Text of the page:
This month President Trump tweeted: “As I learn more and more each day, I am coming to the conclusion that what is taking place is not an impeachment, it is a COUP.” That wasn’t a one-off tweet; it was coordinated messaging. The Trump campaign announced that it would spend part of an $8 million ad buy on spots accusing Democrats of orchestrating a “coup.” And former House speaker turned Trump sycophant Newt Gingrich call impeachment “an unconstitutional coup.”

Mr. President, I am an expert on coups. This is not a coup. And lying to your supporters about that isn’t just wrong; it’s also dangerous.

Political scientists define coups as “illegal and overt attempts by the military or other elites within the state apparatus to unseat the sitting executive.” It’s not just that impeachment is not a coup; it’s that impeachment is the opposite of a coup in about every way imaginable.

Coups are illegal. Impeachment follows the law. Coups tear up constitutions. Impeachment is established by Article II, Section 4 of the U.S. Constitution. Coups are extrajudicial. Impeachment emerges from the House Judiciary Committee. Coups are lightning-quick attacks that rely on the element of surprise to catch the leader off guard. Impeachment is a slow, methodical and publicly known process built on painstaking evidence-gathering. Coups are secret plots. Impeachment hearings take place in the arena of public opinion. Coup plots are hatched by men with guns. Impeachment is being overseen by a woman with a gavel.

In short, the brazenness of Trump’s Orwellian inversions of the truth with his “coup” claims are enough to make Big Brother blush. But his rhetoric could also incite violence.

I’ve interviewed generals, coup plotters and presidents toppled by coups in Asia, Africa and the Middle East. They are extraordinarily destructive events. Economies collapse. People get tortured. Whether coups succeed or fail, they create cycles of purges and retribution that inevitably lead to wider bloodshed.

Because coups cause such turmoil, even alleged plots can cause chaos. Because genuine coups are planned in secret, it’s easy for a dictator to invent a coup plot as a pretext to discredit his rivals and get rid of his enemies. A few years ago, I met with a group of ex-army officers in Tunisia who were falsely accused of plotting a coup attempt in 1991. The entire event was fabricated so that the dictator at the time, Zine el-Abidine Ben Ali, could purge political opponents and crack down on those who dared to speak against him. The wrongly accused soldiers were collateral damage. They endured beatings and torture. They are real victims. Trump is not.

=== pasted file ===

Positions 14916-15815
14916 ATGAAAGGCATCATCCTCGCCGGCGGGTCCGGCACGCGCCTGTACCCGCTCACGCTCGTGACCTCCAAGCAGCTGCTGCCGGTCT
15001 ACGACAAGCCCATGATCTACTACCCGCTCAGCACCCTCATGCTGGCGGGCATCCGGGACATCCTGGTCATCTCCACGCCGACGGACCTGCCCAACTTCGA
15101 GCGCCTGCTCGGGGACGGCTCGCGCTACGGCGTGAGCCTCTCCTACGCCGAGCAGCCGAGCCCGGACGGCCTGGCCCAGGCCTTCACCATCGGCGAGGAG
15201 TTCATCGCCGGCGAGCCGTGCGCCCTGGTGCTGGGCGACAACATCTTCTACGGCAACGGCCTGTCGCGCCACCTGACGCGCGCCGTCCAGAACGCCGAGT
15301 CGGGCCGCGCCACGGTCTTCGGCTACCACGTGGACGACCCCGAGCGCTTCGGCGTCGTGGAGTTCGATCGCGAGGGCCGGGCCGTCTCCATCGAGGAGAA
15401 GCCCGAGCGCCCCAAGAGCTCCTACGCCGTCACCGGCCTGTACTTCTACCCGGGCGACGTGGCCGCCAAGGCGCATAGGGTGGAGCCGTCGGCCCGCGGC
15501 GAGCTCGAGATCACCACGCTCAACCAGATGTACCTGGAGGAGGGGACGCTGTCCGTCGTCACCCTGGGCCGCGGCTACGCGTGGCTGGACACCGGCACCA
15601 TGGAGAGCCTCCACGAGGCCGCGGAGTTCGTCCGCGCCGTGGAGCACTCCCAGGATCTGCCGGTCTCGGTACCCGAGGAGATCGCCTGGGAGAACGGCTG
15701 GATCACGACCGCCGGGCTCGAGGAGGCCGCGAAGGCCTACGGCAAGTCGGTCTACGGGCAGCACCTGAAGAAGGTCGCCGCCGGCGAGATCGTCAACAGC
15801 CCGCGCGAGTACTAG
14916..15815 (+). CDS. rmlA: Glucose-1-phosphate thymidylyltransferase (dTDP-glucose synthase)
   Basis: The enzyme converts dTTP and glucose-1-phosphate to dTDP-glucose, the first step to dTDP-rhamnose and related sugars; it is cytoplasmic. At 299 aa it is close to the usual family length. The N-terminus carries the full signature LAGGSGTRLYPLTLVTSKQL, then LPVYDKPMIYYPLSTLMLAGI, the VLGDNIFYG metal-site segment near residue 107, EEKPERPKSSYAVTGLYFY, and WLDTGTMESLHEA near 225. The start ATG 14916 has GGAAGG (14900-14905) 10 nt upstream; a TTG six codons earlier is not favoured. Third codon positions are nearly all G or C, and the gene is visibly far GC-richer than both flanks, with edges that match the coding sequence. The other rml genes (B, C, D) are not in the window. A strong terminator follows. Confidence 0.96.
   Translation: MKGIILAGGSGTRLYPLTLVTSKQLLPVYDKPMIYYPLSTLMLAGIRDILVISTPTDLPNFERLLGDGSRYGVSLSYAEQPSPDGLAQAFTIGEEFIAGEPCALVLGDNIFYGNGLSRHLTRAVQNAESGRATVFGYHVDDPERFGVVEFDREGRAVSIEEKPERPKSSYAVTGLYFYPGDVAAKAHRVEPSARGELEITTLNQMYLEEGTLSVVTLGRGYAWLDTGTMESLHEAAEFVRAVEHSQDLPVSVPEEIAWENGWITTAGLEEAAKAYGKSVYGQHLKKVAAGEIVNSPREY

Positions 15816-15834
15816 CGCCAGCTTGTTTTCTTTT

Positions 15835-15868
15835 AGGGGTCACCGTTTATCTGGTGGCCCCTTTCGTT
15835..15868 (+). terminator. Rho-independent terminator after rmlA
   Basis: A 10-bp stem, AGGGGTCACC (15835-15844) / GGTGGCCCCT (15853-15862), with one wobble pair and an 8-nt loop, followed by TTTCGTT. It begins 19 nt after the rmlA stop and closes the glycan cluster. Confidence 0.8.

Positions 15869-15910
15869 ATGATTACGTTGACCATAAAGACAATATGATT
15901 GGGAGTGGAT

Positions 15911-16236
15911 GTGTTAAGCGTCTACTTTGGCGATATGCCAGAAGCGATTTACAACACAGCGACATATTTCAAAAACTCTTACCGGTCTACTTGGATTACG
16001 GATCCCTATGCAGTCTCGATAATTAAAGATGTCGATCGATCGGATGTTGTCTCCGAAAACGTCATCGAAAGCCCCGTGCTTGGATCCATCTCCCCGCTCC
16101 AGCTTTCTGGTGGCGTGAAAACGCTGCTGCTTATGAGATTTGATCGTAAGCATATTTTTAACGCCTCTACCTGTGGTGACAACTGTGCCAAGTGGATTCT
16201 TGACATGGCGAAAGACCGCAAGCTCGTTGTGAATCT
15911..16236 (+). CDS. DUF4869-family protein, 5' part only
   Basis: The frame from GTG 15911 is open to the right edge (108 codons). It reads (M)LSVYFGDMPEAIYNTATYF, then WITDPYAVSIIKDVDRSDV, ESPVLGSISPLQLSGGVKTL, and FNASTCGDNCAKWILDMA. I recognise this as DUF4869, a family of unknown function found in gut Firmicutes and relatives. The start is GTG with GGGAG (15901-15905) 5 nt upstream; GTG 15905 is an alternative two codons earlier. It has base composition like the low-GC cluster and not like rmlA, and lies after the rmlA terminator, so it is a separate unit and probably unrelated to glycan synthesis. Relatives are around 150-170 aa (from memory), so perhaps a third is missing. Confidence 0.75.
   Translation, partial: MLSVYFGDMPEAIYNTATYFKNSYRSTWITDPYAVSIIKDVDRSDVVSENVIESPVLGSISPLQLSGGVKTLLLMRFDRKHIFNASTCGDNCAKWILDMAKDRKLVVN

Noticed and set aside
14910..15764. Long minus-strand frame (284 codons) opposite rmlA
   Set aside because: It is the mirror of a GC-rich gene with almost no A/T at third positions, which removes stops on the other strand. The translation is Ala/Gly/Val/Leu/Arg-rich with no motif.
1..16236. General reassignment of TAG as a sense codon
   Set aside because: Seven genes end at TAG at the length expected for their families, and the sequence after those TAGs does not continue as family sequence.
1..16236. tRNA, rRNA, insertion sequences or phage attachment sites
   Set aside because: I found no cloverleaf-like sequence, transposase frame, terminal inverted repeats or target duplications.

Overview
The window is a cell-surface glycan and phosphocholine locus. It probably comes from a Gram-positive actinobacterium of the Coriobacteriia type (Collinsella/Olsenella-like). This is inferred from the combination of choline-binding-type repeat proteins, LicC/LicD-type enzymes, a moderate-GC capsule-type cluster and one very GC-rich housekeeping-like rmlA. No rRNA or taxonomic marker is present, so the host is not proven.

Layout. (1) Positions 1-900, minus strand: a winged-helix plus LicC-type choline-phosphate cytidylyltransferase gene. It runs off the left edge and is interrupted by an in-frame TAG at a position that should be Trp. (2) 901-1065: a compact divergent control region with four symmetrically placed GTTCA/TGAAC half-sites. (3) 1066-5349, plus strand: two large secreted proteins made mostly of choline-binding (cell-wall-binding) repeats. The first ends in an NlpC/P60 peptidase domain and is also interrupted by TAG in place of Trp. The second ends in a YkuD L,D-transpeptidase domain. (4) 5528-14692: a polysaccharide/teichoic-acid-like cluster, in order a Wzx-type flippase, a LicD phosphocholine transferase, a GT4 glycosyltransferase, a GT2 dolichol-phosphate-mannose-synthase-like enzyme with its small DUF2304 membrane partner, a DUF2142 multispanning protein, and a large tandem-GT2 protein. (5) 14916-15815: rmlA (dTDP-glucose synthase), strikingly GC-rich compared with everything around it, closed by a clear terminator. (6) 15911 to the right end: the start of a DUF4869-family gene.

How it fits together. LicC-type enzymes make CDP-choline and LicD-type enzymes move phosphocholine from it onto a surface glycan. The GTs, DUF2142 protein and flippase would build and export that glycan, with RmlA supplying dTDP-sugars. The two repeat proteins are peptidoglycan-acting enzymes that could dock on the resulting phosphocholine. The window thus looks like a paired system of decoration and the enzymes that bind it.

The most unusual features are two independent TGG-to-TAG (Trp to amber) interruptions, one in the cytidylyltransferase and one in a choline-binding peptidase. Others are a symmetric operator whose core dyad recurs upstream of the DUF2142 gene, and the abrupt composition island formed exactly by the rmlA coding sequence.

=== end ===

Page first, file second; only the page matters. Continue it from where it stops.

Thankfully, Trump’s wild and false accusations about “coups” in the United States aren’t likely to end with Democrats undergoing torture. But some Trump supporters, including Sean Hannity of Fox News, have repeatedly called for “purges” of what they call the “deep state.” More recently, Hannity has called impeachment a “Soviet-style impeachment coup attempt,” a contradictory jumble of words that shows him to be as reckless as he is ignorant of history.

Invoking the language of serious political violence cannot be done lightly. A messaging strategy that conflates legitimate and lawful congressional oversight with an illegal military putsch makes violent conflict more likely.

Falsely describing impeachment as a coup is likely to fuel Hannity-style debunked “deep state” conspiracy theories circulating in pro-Trump circles online and on the airwaves. Such conspiracy theories have already sparked real-world attempts at violence.

But the “coup” theories are particularly absurd because much of the evidence underlying the impeachment inquiry has come from Trump’s own White House. The summary memo of Trump’s July 25 phone call with Ukraine’s president was released by the administration. Some of the damning evidence has come from Gordon Sondland, whom Trump handpicked as an ambassador after Sondland donated $1 million to Trump’s inauguration committee. And the latest testimony — which alleges that there was a clear quid pro quo and that key words were deleted from the summary memo of the phone call — comes from a military officer who is still employed at the White House.

In fairness, Trump is not the first person to wrongly call impeachment proceedings a coup. In 1998, when Bill Clinton was impeached, several House Democrats (including Jerrold Nadler, the current chairman of the House Judiciary Committee) called Republican-led proceedings “a partisan coup d’état.” They were wrong.

But Trump’s rhetoric is more dangerous now because it’s not an isolated incident. For the past several years, Trump has repeatedly condoned, incited or encouraged political violence. Falsely claiming that constitutionally mandated oversight of his alleged criminality is a form of serious political violence against him is another form of incitement, because it primes his supporters to think of appropriate remedies in terms of political violence.

I’ve seen the same tragic story of coups and failed coups during my field research from Thailand to Togo to Zambia to Tunisia to Madagascar and Ivory Coast. I know what a coup is. And impeachment, Mr. President, is nothing of the sort. Stop using such dangerous propaganda before someone gets killed.

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